Originally created 06/27/99

Officials: Fugitive teacher likely never sought



Police never arrested Vanessa Velez-Cruz in 1991 after she was indicted for theft because they probably weren't looking for her.

Technically a fugitive for nearly 10 years, the Aquinas High School Spanish teacher became a beloved friend of many students, was a member of Augusta's Hispanic American Cultural Association and appeared in newspaper photos grinning with teen-agers as they visited exotic countries.

All the while an unserved bench warrant was filed at the then Augusta Police Department, because she had jumped a $9,450 bond after being indicted for felony theft.

Ms. Velez-Cruz now is being investigated by police after checks she wrote for a tour through Europe bounced, leaving 28 students stranded last week in Paris without accommodations.

The accusations and revelation of the past charges have left parents wondering how Ms. Velez-Cruz managed to elude police for so long without even trying.

The 1991 theft case was handled by the now defunct police department, but sheriff's Chief Deputy Ronnie Strength said there are many wanted people who are not being actively sought.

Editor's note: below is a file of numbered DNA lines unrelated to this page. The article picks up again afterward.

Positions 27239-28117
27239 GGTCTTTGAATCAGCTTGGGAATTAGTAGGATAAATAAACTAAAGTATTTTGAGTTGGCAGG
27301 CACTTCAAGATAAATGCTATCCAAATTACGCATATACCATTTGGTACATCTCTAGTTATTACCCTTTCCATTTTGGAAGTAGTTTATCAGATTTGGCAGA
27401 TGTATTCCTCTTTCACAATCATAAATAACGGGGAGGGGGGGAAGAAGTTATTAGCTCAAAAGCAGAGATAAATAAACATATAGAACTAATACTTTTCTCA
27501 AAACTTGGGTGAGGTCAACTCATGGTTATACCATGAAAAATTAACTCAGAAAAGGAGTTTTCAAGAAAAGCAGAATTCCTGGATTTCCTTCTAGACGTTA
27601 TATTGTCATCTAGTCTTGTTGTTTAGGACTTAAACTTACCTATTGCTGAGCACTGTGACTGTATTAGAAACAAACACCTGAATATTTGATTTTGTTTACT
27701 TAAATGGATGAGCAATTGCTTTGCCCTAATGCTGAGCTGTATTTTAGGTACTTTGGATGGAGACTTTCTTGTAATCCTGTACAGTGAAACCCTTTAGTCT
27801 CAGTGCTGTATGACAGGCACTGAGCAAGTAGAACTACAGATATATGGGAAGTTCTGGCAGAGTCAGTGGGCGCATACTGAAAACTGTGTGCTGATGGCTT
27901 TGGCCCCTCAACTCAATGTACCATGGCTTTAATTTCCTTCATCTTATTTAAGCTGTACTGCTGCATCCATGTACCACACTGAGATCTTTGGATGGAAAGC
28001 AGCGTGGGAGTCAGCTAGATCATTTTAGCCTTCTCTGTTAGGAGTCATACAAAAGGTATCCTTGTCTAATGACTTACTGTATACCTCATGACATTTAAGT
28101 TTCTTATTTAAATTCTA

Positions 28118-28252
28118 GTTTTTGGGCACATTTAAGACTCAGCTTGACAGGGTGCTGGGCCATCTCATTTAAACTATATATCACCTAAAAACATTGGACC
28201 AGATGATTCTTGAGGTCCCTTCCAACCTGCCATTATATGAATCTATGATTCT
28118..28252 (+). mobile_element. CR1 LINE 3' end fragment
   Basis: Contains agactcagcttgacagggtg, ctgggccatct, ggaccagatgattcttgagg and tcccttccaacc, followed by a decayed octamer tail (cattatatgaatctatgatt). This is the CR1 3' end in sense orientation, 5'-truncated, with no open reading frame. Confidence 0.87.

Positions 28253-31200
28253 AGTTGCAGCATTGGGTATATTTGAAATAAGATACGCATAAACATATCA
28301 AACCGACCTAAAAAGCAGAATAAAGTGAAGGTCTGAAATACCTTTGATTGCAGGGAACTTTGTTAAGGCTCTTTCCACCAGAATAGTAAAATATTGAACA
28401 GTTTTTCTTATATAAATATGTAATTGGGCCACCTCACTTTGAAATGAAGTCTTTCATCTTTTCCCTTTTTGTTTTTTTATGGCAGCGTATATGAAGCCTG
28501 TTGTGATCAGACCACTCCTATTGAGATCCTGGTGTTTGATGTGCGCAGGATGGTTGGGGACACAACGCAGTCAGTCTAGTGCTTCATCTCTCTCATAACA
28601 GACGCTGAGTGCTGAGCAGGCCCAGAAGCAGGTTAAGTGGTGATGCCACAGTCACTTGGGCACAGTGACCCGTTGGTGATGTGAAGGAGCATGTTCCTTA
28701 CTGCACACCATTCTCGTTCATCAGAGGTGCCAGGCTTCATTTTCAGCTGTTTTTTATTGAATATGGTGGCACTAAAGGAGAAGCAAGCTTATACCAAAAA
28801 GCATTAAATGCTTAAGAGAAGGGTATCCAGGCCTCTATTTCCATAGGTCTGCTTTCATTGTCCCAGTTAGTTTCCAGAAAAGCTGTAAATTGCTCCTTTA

"No law enforcement agency in the country has that kind of manpower," he said.

Currently Richmond County has more than 2,000 bench warrants that 15 officers are assigned to serve, said Capt. Donnie Chavous, head of the fugitive squad.

"I'm limited on manpower," Capt. Chavous said. "I can't have a guy sitting at one place for 24 hours a day seven days a week."

Many people are arrested on bench warrants through sheer luck, such as from traffic stops.

For instance, when a person is pulled over for speeding or some other traffic offense, a deputy runs a background check. If the person is wanted on a bench warrant, it then is served on the spot.

Members of the fugitive squad also serve as bailiffs in court -- taking a lot of time away from serving warrants.

"No fugitive squad that I know of can dedicate itself solely to serving bench warrants for nonviolent criminals," said District Attorney Danny Craig. "It's very likely they weren't looking for her."

Meghan Gourley covers crime for The Augusta Chronicle. She can be reached at (706) 823-3227 or mgourley@augustachronicle.com.